Wednesday, May 11, 2011

Ruminations on Sexuality Part 4: Chiron's Wound

Beyond just being a nice guy, I see myself as nothing special. My music may delight others, so I offer it, but it is enough that it pleases me and some musicians who have become friends seem to like to sing along. I write because I love the feel of ink spreading across the page, so often surprised by what unfolds.

While I was sprawled on the couch in the first weeks after my scaffold collapse, I learned about the mythological character Chiron. An immortal, he developed his human nature through a compassionate encounter with a wound he could not cure, a face to face battle and ultimate embrace with something he could not control.

Accepting his condition finally, he sacrificed himself to Zeus and was transformed into a constellation so that Prometheus could be set free. The Centuar in our starry night, Chiron reminds us that our afflictions do not have to be impediments, but may, in fact, be the instruments of our good fortune. I need only to look around to find several friends who rise above conditions more adverse than mine to understand the true meaning of acceptance and reverence.

Still, this is a most unique wound to a most universally private and predominant part of our anatomy, a shame to miss the opportunity to look at…the shame that surrounds it. Chiron learned it was useless to ponder why, but was transformed through his acceptance. My injury seems too perfect a conjunction not to imagine the man who always yearned to write has at last been given his subject, so willingly I leap into the void.

Men teaching men is the only viable way to end far more than one half the cycle of shame that permeates around sexuality. No one wants to be hurtful, yet pain is inflicted nevertheless most commonly as a reaction to deeper pain, wounds conscious and otherwise so deep we despair of ever being healed. Bullishly we hack our ways forward, often in ignorance, lacking a healthy model in our formative years.

Each man, one man at a time, and all the time, can make the difference. We are all Chirons of our own sweet milky ways.

Research proves that most of our attitudes and beliefs are formed at the earliest stages. The influence of our fathers, therefore, is critical and profound, affecting the remainder of our lives and the way we teach our sons. The way we treat our women is directly related to how we saw our mothers treated whether our fathers stayed or left. Our sons will fall not far away, blown very little distance in a wind that stays so calm.

My father was an excellent provider and successful architect who was deprived of no praise nor affirmations from my mother, but stood largely distant and aloof from his children until just these final years when my mother could no longer speak in his defense or translate the arch of his brow. I have no real sense of the man beyond his biography, whether or not all of his accomplishments were as easy as he made them appear or if there was any kind of struggle for him internally.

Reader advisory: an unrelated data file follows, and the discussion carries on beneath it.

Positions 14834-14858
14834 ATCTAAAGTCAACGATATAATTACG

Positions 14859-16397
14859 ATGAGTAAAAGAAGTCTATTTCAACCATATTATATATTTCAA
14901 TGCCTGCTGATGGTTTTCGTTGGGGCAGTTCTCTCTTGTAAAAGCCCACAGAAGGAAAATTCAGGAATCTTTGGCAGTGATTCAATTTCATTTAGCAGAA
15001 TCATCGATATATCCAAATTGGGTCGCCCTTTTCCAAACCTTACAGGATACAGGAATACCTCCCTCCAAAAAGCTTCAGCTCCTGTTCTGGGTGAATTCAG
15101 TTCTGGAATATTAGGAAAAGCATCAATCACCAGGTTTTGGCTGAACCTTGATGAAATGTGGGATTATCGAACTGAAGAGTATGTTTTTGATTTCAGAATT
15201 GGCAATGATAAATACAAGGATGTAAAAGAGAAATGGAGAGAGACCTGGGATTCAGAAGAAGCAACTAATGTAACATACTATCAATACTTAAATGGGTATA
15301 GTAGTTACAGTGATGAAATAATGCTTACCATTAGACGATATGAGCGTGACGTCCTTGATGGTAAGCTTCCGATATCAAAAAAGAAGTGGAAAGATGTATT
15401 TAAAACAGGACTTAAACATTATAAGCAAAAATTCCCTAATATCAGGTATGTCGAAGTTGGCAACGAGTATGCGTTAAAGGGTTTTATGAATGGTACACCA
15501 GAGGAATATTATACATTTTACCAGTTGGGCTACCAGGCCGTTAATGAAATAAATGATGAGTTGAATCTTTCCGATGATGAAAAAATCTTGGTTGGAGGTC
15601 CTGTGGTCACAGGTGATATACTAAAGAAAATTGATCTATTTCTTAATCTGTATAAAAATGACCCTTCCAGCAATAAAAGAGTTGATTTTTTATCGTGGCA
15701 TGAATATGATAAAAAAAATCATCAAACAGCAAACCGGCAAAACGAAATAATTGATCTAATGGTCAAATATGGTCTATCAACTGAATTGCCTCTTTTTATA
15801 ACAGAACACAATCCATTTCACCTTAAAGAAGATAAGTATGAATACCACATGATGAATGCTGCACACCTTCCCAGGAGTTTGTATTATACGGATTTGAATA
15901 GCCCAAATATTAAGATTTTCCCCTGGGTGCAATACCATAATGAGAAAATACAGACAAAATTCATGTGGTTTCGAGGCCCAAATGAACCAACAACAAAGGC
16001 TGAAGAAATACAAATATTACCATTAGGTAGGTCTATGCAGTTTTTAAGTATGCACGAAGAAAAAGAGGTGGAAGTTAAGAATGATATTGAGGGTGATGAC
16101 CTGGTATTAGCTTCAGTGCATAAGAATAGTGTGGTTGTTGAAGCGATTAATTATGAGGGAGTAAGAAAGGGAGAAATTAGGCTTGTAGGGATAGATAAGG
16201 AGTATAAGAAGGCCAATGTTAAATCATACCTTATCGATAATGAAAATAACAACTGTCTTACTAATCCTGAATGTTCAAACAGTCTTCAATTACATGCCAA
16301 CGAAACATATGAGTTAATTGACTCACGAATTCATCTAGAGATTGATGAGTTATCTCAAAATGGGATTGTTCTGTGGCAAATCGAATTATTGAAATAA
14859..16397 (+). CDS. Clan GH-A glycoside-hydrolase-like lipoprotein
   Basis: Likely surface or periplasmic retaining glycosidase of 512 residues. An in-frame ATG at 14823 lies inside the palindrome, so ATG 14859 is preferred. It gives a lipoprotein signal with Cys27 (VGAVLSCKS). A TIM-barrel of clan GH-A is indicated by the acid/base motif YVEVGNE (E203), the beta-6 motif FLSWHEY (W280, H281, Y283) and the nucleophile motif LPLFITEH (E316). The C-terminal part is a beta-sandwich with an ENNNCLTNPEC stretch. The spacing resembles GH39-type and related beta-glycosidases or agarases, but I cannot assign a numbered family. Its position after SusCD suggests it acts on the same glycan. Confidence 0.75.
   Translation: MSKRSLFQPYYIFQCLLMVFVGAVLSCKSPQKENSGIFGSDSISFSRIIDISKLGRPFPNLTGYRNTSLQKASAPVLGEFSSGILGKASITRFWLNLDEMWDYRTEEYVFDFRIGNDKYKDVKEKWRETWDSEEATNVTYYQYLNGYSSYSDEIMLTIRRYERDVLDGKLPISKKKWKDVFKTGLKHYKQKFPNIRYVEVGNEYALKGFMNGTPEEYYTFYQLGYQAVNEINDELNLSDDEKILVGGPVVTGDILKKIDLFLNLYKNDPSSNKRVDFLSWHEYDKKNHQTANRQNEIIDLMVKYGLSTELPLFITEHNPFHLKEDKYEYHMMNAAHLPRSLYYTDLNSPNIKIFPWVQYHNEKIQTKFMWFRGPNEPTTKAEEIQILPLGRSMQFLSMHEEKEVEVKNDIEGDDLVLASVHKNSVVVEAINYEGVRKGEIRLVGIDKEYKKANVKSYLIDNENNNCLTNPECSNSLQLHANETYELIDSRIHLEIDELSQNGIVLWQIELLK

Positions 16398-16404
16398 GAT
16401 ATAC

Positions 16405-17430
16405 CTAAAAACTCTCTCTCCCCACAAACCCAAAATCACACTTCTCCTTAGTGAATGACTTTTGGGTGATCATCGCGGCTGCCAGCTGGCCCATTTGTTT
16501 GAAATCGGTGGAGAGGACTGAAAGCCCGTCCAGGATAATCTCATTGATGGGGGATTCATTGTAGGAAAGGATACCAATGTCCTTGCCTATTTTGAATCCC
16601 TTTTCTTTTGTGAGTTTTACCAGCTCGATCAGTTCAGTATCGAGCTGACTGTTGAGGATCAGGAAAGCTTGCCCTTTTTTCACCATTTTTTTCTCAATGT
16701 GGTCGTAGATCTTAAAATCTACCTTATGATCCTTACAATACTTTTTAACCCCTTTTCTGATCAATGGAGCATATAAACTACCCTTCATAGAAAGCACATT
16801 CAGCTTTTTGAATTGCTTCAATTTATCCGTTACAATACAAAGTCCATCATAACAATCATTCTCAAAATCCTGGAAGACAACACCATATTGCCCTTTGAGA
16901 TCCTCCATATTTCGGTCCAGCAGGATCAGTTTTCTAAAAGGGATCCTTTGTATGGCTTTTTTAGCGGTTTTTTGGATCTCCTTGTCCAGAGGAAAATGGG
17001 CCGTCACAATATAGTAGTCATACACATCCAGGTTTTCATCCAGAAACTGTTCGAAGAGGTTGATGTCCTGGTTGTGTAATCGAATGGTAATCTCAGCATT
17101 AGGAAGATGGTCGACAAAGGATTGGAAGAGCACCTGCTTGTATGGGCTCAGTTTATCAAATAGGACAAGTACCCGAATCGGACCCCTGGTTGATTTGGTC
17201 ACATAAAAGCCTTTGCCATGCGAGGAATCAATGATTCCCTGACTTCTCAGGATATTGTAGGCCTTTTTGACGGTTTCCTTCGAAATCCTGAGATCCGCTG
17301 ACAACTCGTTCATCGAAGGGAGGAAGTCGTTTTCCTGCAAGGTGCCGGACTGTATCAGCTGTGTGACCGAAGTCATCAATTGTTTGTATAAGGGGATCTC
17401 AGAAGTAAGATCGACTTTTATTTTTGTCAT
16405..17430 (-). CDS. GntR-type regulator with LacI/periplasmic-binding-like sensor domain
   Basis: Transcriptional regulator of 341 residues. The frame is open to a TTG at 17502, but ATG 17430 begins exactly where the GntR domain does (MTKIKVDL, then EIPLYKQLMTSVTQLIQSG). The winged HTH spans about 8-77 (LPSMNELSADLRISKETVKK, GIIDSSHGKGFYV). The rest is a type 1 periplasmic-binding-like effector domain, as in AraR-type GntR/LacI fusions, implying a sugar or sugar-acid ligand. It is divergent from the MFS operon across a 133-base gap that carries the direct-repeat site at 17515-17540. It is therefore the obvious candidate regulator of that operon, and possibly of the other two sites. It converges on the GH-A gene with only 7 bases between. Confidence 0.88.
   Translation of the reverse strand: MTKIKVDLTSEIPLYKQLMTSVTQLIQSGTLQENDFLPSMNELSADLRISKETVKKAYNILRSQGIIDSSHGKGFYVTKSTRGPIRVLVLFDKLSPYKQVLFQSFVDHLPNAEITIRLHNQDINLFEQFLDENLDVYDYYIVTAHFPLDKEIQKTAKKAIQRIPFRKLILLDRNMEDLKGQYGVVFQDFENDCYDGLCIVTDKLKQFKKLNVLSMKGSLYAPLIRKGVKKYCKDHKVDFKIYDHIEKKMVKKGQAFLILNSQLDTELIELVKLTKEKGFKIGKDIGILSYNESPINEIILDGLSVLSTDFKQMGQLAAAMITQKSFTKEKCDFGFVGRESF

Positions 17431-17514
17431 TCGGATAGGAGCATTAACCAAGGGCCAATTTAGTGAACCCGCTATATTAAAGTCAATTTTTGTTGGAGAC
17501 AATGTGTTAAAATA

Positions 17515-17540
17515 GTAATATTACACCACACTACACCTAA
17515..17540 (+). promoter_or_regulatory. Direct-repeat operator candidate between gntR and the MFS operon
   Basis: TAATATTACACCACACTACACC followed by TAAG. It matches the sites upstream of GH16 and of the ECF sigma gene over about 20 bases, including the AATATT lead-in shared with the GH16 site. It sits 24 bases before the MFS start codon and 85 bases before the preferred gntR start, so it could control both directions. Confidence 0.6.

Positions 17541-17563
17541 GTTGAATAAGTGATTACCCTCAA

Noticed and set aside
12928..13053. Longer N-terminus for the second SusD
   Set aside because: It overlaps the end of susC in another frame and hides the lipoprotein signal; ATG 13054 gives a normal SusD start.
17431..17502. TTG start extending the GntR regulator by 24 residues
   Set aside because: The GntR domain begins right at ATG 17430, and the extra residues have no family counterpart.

Lacking a strong message, one looks around for confirmation and support, often landing upon his chosen peers or substitutes. I found a man my grandfather’s age who comforted my falls on skis and an artist my father’s age who talked late into the night of his struggles and joy around creation.

As young men discovering the pleasure of blood flowing with passion, we have already become red-faced, heads down in the locker room, and choose to push and shove each other in a macho dance rather than continue the exploration our pre-pubescent bodies had begun with brothers and sisters. Those mysterious creatures in the locker-room next door seem exotic and seductive, but so far out of reach, so difficult as they head inside not to stare at their uniformed blouses that become transparent in a rainstorm revealing so many wonderfully different sizes and shapes.

At dances, we feel their bodies press against us, and our own body reacts, but we have been told love must be present before the chaperone can be withdrawn, yet we still find ways to sneak away into the darkness to carefully reveal our lust. In movie theaters or the back seats of cars, in our friend’s home when the parents are away, we hesitantly reach out, half-expecting our hand to be slapped away or patiently removed at best, even if she breathes with equal heat, pushing, probing and daring to go just a little farther into that breathless state that feels so good. In attics and alleys, young men share our stories like soldiers wearing medals.

Until finally, in some less than perfect circumstance, awkward and inconclusive, those cool, slender fingers encircle the pulse of our desire and we are captivated forever. For the rest of our lives, we flirt from one to another (or wish that we could) like bees tasting pollen, yearning for wholeness and connection, yet challenged to be satisfied, no sooner spent than arousing ourselves to spend again, dancing with a partner we hope will last a lifetime and constantly sabotaging ourselves with a roving eye.

Chiron looks down from the stars with a sympathetic glow, illuminating our humanity, inspiring our commitment to be better.

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